Rich Lowry: The GOP's cold comfort

BY RICH LOWRY Published: November 14, 2012

The GOP has a strong bench. True enough. The party has talented up-and-coming politicians, but no one can know if any of them will make a compelling presidential candidate. Or know that Democrats won't have a compelling new candidate of their own.

No mandate needed

Obama didn't run on anything. To be sure, the president's second-term agenda was amorphous at best, except for rolling back the Bush tax cuts on the rich. Still, the direction was clear. He chose not to take an obvious opening to moderate after the 2010 elections. Instead, he moved left. He ran on an unabashed social liberalism seeking to impose an unprecedented contraception mandate on employers — including religious employers — and successfully sold it as a natural extension of the rights of women. He ran on a scorching economic populism that worked in the Midwest. He made his overall vision of government aggrandizement clear enough, and still prevailed.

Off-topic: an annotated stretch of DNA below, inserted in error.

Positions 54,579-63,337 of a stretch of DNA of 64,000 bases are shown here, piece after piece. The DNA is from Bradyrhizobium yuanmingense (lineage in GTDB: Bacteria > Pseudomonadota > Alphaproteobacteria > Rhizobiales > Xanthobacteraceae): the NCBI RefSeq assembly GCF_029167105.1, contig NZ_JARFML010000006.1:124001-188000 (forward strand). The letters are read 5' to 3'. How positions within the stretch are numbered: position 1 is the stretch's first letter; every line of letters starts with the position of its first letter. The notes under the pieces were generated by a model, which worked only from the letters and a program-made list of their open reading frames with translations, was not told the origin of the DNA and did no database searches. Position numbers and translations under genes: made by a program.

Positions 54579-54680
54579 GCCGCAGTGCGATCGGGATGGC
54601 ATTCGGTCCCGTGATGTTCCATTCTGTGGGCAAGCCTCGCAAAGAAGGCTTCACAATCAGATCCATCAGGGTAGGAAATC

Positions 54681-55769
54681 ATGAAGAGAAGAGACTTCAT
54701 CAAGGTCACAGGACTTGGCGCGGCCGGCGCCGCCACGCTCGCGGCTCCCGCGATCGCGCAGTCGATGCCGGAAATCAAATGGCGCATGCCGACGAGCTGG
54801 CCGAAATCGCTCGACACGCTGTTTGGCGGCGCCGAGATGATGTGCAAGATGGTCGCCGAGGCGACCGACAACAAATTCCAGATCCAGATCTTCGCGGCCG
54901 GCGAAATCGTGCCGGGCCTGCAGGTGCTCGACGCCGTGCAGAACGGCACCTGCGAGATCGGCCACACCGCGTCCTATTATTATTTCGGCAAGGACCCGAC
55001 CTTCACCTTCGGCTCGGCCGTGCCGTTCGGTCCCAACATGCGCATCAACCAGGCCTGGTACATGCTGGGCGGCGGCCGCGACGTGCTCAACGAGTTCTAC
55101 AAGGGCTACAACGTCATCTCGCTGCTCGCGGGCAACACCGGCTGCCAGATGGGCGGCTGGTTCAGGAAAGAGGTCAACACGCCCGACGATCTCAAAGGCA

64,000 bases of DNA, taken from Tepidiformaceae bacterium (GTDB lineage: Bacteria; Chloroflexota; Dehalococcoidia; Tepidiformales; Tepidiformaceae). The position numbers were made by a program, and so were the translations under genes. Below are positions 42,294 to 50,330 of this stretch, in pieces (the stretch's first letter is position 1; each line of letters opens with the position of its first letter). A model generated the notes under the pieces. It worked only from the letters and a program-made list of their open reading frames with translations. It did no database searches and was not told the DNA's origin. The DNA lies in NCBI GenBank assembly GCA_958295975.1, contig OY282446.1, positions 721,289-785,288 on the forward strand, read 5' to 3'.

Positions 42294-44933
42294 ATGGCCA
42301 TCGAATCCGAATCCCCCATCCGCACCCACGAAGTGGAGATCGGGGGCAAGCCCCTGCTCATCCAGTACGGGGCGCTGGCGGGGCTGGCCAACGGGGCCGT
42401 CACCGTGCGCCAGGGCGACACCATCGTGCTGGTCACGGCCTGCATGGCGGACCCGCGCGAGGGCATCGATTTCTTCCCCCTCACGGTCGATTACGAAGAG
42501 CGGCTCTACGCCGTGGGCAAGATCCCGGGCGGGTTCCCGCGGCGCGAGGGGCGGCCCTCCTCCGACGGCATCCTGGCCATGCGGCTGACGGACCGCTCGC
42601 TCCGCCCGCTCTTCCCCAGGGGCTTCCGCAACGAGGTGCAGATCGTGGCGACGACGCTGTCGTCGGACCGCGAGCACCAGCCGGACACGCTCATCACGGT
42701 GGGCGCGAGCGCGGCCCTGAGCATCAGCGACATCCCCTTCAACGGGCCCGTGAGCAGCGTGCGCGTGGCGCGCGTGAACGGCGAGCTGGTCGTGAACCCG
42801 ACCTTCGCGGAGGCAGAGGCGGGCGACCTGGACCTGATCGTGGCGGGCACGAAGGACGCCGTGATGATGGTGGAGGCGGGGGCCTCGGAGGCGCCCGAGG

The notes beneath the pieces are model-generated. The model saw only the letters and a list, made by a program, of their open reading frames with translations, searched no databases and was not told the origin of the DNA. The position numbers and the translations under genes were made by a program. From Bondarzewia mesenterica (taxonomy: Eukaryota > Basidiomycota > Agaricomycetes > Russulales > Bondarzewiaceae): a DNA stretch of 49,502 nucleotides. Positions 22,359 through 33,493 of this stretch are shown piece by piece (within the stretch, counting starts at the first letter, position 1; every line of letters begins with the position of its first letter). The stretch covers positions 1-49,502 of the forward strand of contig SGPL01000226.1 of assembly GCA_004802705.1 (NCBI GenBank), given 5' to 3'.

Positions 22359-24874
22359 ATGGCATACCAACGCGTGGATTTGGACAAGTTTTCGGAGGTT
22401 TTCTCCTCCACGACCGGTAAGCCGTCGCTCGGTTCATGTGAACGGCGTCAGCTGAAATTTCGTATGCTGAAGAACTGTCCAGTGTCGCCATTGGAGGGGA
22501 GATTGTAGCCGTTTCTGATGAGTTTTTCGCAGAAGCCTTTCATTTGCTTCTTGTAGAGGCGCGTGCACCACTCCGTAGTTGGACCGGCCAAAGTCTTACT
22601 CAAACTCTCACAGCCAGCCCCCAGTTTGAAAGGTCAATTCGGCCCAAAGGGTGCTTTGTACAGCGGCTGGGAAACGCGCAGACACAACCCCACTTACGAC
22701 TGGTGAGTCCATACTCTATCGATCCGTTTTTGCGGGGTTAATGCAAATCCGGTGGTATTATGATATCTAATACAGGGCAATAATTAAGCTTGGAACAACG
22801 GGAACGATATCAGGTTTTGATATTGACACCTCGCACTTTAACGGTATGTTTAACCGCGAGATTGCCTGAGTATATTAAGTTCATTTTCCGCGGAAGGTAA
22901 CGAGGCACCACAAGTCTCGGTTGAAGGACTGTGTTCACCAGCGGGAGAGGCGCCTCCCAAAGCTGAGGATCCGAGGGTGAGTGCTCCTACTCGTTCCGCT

The president doesn't have a mandate. No, he doesn't, but who cares? He doesn't need a mandate to consolidate Obamacare, get some kind of amnesty for illegal immigrants, appoint a few more Supreme Court justices and unleash his regulators.

Republicans will benefit from a period of soul-searching. Well, they might. On the other hand, it could just as easily be a period of divisiveness, folly and self-delusion.

Denial is a natural stage of grief. It's a psychological mechanism that is of no use to a political party, though. Republican clarity must begin with a frank assessment of the Debacle of 2012.

KING FEATURES SYNDICATE